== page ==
View Full Version : responses on question on force transducers

J.h. Kuiper
05-11-1994, 06:44 AM
About three weeks ago, I posed the following question:

> At this moment I am working on a project to build a device for
> determining the centre of gravity of a person ambulating in a
> 'SWIVEL walker'. A SWIVEL walker allows paraplegic persons who
> have no lower limb function to ambulate again in an upright
> position. For a good functioning of the SWIVEL walker it is
> important to set the centre of gravity correct.
> To find the centre of gravity I want to use three
> transducers which measure the load from the patient. This brings
> me to my question: can somebody give me information about force
> transducers or piezoelectrical devices which can measure loads up
> to 1000 Newton? Their height should be less than 15 mm, and they
> should not be too expensive because of a small budget.
These are the answers that I got, and I thank all the respondents.

Ron Suurd
Robert Jones & Agbes Hunt Orthopaedic and District Hospital
Unit for joint replacement
Shropshire SY10 7AG
United Kingdom


Hi Ron,

We made our own, if you need I can send you some of the info .
They consisted of little aluminium cylinders that fitted into the hollow
legs of the walkers we used. They protruded out by about 2 cm's , just
enough to fit the rubber bumpers that you normally see on walkers and
Mounted on the cylinders was an array of strain gauges that allowed
triaxial force measurement. We used this to determine the centre of the
applied force relative to the walker feet, and also horizontal force
measurements allowed us to assess the patients 'balance 'and dependency
on the walker for stability(greater horizontal forces meant the patient
was leaning into the walker to achieve greater stability). A backpack
provided the signal conditioning. The circuit was not a conventional
one, I used an old bridge configuration to minimise the number of gauges
(there wasn't much space). In effect we were able to get 12 channels of
force (3 per walker foot) form a fairly small signal processing box (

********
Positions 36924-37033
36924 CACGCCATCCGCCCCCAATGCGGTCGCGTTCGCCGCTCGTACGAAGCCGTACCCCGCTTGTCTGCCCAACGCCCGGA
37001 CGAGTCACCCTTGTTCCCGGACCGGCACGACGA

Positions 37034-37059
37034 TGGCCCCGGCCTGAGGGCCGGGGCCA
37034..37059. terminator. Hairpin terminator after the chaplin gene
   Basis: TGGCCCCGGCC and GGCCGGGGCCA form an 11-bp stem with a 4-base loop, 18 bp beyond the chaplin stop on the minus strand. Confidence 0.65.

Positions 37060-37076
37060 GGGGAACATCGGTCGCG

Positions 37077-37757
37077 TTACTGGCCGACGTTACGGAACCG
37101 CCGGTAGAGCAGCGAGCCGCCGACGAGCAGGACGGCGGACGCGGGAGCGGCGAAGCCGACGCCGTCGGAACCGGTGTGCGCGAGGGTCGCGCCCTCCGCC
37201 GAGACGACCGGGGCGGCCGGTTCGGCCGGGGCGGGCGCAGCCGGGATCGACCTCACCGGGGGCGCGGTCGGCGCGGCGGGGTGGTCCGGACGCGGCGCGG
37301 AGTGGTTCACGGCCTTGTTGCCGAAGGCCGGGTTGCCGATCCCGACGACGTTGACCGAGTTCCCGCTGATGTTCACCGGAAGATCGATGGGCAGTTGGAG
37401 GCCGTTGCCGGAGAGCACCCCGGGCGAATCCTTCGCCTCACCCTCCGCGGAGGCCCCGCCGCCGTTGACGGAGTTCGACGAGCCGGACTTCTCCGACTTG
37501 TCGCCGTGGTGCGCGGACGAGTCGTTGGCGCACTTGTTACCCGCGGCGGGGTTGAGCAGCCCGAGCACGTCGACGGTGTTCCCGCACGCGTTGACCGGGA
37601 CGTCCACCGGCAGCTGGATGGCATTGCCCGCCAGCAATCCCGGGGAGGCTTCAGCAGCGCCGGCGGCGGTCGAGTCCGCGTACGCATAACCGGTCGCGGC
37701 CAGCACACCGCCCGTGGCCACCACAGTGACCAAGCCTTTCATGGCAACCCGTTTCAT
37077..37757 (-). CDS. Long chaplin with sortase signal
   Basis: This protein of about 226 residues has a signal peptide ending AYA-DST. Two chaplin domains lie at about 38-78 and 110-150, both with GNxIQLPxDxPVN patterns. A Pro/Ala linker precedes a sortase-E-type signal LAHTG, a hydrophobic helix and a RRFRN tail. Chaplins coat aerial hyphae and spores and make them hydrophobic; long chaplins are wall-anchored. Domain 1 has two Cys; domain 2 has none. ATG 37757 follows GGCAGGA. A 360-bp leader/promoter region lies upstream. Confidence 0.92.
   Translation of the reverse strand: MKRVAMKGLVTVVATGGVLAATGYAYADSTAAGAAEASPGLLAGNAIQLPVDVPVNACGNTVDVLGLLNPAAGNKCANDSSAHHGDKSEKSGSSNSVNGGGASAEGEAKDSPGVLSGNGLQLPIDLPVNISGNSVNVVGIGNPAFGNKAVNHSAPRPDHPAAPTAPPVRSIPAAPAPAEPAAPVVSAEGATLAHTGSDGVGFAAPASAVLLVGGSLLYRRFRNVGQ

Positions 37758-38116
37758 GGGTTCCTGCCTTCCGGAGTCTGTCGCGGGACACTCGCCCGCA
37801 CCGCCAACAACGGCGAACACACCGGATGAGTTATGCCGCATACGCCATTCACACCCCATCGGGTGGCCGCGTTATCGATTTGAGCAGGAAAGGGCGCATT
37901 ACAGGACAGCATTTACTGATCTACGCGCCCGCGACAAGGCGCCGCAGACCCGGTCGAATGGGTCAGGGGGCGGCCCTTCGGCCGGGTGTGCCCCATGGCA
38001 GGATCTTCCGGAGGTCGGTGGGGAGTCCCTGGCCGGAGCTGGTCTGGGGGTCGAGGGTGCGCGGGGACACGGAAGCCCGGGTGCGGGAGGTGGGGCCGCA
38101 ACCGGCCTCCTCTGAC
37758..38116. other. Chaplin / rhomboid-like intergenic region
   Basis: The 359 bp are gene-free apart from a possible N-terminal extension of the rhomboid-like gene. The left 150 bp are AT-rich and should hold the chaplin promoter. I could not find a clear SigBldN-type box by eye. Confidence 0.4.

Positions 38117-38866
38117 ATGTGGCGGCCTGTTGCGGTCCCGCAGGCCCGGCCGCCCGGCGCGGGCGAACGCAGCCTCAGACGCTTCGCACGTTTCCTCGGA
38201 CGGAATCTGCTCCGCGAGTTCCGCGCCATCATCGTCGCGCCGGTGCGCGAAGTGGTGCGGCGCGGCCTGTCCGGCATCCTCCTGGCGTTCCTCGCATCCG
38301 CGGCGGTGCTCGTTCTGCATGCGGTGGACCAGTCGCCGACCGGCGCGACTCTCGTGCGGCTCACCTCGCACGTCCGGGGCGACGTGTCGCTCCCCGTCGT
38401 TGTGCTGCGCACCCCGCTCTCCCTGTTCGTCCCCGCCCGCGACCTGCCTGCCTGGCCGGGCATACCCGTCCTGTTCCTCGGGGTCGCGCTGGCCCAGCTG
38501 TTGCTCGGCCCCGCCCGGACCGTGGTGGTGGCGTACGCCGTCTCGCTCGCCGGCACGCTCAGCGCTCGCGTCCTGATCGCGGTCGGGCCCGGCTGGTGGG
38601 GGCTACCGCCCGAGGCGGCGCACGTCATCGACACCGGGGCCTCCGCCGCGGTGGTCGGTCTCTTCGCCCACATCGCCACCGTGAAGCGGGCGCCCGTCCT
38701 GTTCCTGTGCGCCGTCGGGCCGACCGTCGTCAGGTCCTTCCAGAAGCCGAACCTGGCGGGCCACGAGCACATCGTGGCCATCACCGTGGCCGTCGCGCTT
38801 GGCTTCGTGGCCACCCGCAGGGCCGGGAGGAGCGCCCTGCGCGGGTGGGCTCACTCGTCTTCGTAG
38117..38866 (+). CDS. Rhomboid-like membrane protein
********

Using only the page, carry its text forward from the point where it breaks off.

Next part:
roughly 10x10x10 cm's) and telemeter them to a receiver, to give the
subject freedom from tether cords, and maintain electrical safety
If you have someone who's handy with strain gauges, this is cheap way to
go. The signal conditioners weren't very expensive (home-brew , of
course), they ran about 30-40$ worth of parts for each triaxial gauge
set. If you are planning to try to try strain gauges for the first time
it's not worth the trouble. they aren't that nice to play with,
especially for small set-ups. parts for the gauges themselves would cost
around 100-200$ per triaxial set (including spares for botched
attempts). If you include time, I'd guess that it would tale 5-10 hours
per triaxial set to make them if you have some idea what you are doing.
Telemetry is very expensive.. if you don't use it, make sure your
amplifiers are electrically isolated ( to the requirements of your
appropriate safety boards) you must be very careful about this aspect.


Paul guy
Gait Laboratory
Dept. of Kinesiology
University of Waterloo
Waterloo, ontario


Dear Ron,

Two companies come to mind. Transducer Techniques (Temecula, CA (909)
676 3965) and Entran (Fairfield, NJ (202)227-1002). Both companies
carry low profile load cells with the capacity that you require.

Brent Parks
Biomechanics Lab


Dear Ron,

With respect to your question about transducers:

In the past I have used force transducers made by Birste. They are
fairly small and low cost, starting at around 800 German Marks and going
up, of course, to over thousands of Marks. I am not sure of the exact
dimensions. Birster Prazisionsmesstechnik is a German company
(Gernsbach, Germany, I do ot have a full address) and is represented in
the Netherlands by Multitronics, P.O. Box 965, 3800 AZ Amersfoort, fax
(0)33-611385. They also sell transducers made by Sensotac Inc.(Columbus,
OHIO, USA). I am sure there are companies which sell transducers in your
area or at least in your country. I suggest checking if there is a
service at your university which offers assistance for instrumentation;
most universities here have such a service. They have Catalogues.

In general neasuring forces using strain-gage based transducers is
cheaper than using piezo electric transducers. Part of this is caused by
transducer prices, but the equipment needed to supply the energy and to
collect and represent the measured data is more expensive in the case of
piezo electric transducers. Which type you would choose depends on what
you want to measure.
In general:

-Piezo-electric transducers can measure high loads (ranging up to over
100 kN), while strain-gage transducers can measure very low forces
(ranges starting at 0.1 N or less.

-Piezo-electric transducers can not measure static forces bur are highly
suitable for dynamic forces with high frequencies (up to over 10 kHz).
Strain-gage transducers can measure static and low-dynamic forces but
are less suited for high-frequency dynamic measurements.


Edsko Hekman
Twente University
Fac. Werktuigbouwkunde -BW
Postbus 217
7500 AE Enschede
The Netherlands